Statistics compiled by the National Center on Elder Abuse show that nearly nine out of ten nursing homes fail to provide adequate patient care and that more than a third of nursing homes have violated elder abuse laws. The Federal Nursing Home Reform Act of 1987 defines abuse as purposefully inflicting injury to a nursing home patient and defines neglect as failing to provide necessary care. If your parent or loved one has suffered elder abuse in a nursing home, you may be able to sue for damages.
Georgia nursing home laws
Georgia law states that nursing home residents are entitled to:
Privacy — Including the right to prevent intrusions by closing their door or drawing their curtains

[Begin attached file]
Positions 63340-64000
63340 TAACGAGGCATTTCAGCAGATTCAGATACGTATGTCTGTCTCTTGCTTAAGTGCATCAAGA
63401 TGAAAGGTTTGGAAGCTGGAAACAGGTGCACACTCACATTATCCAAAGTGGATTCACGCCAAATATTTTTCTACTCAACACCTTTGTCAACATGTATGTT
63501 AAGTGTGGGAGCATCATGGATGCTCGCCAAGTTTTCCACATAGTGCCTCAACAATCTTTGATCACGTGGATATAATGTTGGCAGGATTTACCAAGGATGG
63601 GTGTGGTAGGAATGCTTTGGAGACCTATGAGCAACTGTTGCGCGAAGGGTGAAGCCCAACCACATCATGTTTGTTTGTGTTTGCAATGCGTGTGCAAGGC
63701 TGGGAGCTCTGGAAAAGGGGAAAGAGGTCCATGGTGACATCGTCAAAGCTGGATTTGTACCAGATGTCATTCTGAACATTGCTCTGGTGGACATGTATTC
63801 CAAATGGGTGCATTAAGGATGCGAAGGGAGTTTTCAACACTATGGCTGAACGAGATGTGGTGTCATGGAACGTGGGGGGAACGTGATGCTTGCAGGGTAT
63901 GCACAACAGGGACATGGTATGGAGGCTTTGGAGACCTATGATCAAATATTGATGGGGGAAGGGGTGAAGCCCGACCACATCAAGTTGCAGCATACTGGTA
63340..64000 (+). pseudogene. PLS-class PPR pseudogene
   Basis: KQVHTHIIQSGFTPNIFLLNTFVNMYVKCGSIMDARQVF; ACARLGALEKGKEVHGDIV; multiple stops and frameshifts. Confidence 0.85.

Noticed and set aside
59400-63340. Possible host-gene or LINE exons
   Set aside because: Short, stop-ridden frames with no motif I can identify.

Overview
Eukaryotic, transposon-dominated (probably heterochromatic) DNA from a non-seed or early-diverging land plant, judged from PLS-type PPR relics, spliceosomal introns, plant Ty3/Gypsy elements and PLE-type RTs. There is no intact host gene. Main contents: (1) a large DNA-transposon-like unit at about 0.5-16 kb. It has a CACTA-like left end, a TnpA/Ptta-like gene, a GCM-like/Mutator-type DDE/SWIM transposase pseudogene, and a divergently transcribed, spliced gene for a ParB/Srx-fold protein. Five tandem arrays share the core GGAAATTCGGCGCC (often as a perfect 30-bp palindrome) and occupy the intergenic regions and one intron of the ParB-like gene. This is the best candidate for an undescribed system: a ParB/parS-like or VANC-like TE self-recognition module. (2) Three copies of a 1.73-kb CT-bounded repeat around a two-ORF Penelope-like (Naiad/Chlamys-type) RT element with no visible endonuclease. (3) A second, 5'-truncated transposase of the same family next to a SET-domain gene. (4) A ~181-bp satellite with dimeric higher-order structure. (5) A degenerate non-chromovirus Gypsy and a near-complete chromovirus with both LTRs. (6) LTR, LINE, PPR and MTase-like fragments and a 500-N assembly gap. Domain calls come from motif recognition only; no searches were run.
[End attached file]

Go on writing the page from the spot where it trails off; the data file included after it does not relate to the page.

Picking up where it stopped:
Freedom of choice — Residents must be permitted to practice religion or abstain from religious practices, manage their own finances and refuse medical or dental treatment
Healthy diet — Nursing homes must employ a registered dietician and each resident must receive meals that are suitable to their health needs
Freedom of movement — Using sedative medication or physical restraints requires physician authorization and can only be undertaken if less restrictive controls have failed
Steps following suspected nursing home abuse or neglect
According to Federal Department of Health and Human Services (HHS), if the danger is not imminent, but you suspect abuse or neglect, you should call Adult Protective Services (APS) to report the problem. When speaking with APS, you should provide as many details as possible regarding the perceived neglect or abuse, including information about the resident’s health conditions and whether you have heard of other instances of abuse. If APS believes that someone may have violated eldercare laws, they typically assign a caseworker to investigate. In cases of imminent danger, you should call 911 and report your concerns directly to the police.